Galileo constellation grows after successful 11th launch

Two new Galileo satellites were successfully launched from Europe's spaceport in Kourou, French Guiana, on 5 December 2021, bringing the total number of Galileo satellites launched to 28, enabling the provision of more robust services and more precise signals across a range of industries.
Galileo satellites 27 – 28 lifted off by Soyuz launcher VS26 from Europe’s Spaceport in French Guiana at 01:19 CET on 5 December (ESA/CNES/Arianespace/Optique Vidéo du CSG - S Martin)

EUSPA/PR - Saturday morning, the Soyuz VS-26 launch vehicle successfully lifted off from Kourou (French Guiana) for a flight lasting almost four hours until Galileo satellites 27 and 28 separated from the rocket. The 11th Galileo launch is the first of six launches (each with two satellites) that will enable Galileo to provide more precise data to existing users and open up new market opportunities.

At 5.09 CET, the Galileo satellites were released from the launch vehicle's final stage; they are currently being managed by the European Union Space Programme Agency (EUSPA) and its contract team, which is responsible for operating the satellites from separation from the launch vehicle as part of the Launch and Early Orbit Phase (LEOP).

The LEOP is one of the crucial phases of a space mission; it includes the launch of the spacecraft and its positioning in the correct orbit. In addition, the first satellite elements are gradually switched on and tested. In the coming days, the EUSPA team responsible for satellite operations after separation from the launch vehicle will control the satellites for the first time from the dedicated Galileo Control Centre in Oberpfaffenhofen, Germany, until they are accurately placed in their home orbit at an altitude of 23220 km. After rigorous in-orbit testing and commissioning, the satellites will begin Galileo service.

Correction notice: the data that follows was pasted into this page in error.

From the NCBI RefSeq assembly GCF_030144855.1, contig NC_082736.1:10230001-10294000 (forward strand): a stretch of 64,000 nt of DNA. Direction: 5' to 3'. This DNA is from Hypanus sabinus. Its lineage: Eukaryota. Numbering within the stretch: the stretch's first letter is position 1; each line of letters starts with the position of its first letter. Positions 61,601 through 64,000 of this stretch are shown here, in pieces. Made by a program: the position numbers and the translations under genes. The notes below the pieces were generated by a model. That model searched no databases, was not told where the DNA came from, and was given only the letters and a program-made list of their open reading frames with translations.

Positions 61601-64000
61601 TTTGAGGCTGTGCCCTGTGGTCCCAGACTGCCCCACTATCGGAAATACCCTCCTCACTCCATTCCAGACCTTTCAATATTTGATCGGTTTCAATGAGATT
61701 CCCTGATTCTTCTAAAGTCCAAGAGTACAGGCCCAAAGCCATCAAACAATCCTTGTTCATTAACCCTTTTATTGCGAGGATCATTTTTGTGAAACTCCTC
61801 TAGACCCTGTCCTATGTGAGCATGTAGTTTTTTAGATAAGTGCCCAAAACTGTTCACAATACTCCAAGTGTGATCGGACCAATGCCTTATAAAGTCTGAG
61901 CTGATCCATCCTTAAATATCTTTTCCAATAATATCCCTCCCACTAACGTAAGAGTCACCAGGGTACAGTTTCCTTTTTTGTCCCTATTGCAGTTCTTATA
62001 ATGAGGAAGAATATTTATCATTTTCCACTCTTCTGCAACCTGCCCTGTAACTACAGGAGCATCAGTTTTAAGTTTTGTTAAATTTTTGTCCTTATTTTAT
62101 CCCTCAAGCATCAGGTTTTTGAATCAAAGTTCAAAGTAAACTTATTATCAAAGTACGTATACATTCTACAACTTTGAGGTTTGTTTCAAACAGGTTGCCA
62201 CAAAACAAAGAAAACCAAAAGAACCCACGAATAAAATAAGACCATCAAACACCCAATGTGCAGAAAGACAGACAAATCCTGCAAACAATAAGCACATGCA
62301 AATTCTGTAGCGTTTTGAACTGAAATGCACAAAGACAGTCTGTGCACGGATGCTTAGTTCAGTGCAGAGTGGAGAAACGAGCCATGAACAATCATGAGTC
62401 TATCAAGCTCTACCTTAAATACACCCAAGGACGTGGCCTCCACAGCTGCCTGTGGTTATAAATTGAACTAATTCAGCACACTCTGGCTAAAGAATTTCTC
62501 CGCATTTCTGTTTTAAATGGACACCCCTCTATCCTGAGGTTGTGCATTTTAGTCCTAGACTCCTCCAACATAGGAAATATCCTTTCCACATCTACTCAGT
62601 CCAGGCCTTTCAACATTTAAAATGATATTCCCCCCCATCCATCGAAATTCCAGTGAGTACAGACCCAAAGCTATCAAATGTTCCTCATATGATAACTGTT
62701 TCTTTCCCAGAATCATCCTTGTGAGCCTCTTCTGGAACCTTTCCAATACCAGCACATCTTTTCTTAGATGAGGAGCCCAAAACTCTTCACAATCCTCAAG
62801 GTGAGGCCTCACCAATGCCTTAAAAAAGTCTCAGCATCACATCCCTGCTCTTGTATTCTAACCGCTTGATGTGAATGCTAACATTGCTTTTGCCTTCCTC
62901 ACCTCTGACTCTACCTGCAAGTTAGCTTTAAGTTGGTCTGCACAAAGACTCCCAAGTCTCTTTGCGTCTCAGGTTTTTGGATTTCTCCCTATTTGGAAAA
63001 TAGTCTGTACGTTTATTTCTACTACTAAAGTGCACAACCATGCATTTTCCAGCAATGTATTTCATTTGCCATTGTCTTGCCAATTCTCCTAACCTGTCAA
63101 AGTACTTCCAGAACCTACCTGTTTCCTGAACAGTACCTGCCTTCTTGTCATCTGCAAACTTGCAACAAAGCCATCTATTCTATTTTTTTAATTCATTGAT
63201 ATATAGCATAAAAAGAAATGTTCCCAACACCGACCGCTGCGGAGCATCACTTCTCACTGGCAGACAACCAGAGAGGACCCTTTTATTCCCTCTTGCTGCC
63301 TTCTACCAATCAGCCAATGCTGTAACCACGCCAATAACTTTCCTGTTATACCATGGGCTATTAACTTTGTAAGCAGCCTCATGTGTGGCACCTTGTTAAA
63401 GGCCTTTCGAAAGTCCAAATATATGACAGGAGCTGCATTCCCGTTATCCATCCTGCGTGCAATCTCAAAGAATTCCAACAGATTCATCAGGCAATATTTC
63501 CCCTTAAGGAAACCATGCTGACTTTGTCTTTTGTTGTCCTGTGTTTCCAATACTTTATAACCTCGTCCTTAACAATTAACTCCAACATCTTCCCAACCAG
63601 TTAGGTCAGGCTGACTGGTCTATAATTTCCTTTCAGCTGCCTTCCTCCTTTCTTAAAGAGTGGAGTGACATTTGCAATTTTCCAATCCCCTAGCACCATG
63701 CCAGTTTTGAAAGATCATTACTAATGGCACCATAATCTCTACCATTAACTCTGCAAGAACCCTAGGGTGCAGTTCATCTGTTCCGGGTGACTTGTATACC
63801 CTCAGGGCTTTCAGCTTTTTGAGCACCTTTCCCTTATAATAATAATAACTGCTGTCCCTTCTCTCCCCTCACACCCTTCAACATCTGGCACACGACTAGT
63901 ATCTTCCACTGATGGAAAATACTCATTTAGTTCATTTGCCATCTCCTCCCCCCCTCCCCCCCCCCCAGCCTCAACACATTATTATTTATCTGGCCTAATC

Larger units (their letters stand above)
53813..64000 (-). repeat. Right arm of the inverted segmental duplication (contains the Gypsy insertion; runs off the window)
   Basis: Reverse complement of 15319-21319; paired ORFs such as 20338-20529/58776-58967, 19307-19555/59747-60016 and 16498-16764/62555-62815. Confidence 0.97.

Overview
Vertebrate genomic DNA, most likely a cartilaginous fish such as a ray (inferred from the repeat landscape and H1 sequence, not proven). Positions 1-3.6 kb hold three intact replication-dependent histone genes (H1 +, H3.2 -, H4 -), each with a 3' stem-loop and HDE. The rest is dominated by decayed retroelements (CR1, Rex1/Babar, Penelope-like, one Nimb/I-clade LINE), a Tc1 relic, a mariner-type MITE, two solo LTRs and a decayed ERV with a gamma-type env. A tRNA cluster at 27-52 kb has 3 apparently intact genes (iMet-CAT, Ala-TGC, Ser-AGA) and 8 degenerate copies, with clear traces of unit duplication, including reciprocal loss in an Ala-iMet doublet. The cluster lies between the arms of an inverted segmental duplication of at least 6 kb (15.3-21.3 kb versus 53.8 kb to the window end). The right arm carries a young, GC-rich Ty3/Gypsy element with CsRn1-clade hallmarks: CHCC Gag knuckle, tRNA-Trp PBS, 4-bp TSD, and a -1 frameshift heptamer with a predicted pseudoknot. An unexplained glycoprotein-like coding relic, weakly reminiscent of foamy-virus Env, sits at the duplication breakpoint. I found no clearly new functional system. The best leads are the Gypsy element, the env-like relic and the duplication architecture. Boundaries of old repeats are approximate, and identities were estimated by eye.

Under a European partnership, the European Commission is responsible for the management of Galileo and EUSPA oversees the operation and provision of services; the European Space Agency (ESA), as the planning authority, is responsible for overseeing the development, procurement of the satellites and the ground segment.

"Today we can proudly celebrate another milestone achieved with the European Union's most ambitious and largest industrial project," says EUSPA Executive Director Rodrigo da Costa. The successful addition of satellites 27 and 28 to the world's most precise positioning system is a very important step for our more than 2 billion users around the world and is the result of our solid cooperation with the European Commission, ESA and our industry partners. I would like to express my deepest gratitude to all those involved who are working tirelessly to ensure the success of the mission."


About the European Union Space Programme Agency (EUSPA)

The European Union Space Programme Agency (EUSPA) provides reliable and secure European satellite navigation services, promotes the commercialisation of Galileo, EGNOS and Copernicus data and services, and coordinates the future government satellite communications programme GOVSATCOM. EUSPA is responsible for the safety accreditation of all components of the EU space programme. By fostering the development of an innovative and competitive space sector and cooperating with the entire EU space community, EUSPA contributes to the European Green Deal, the digital transformation, security and safety of the Union and its citizens, while strengthening its independence and resilience.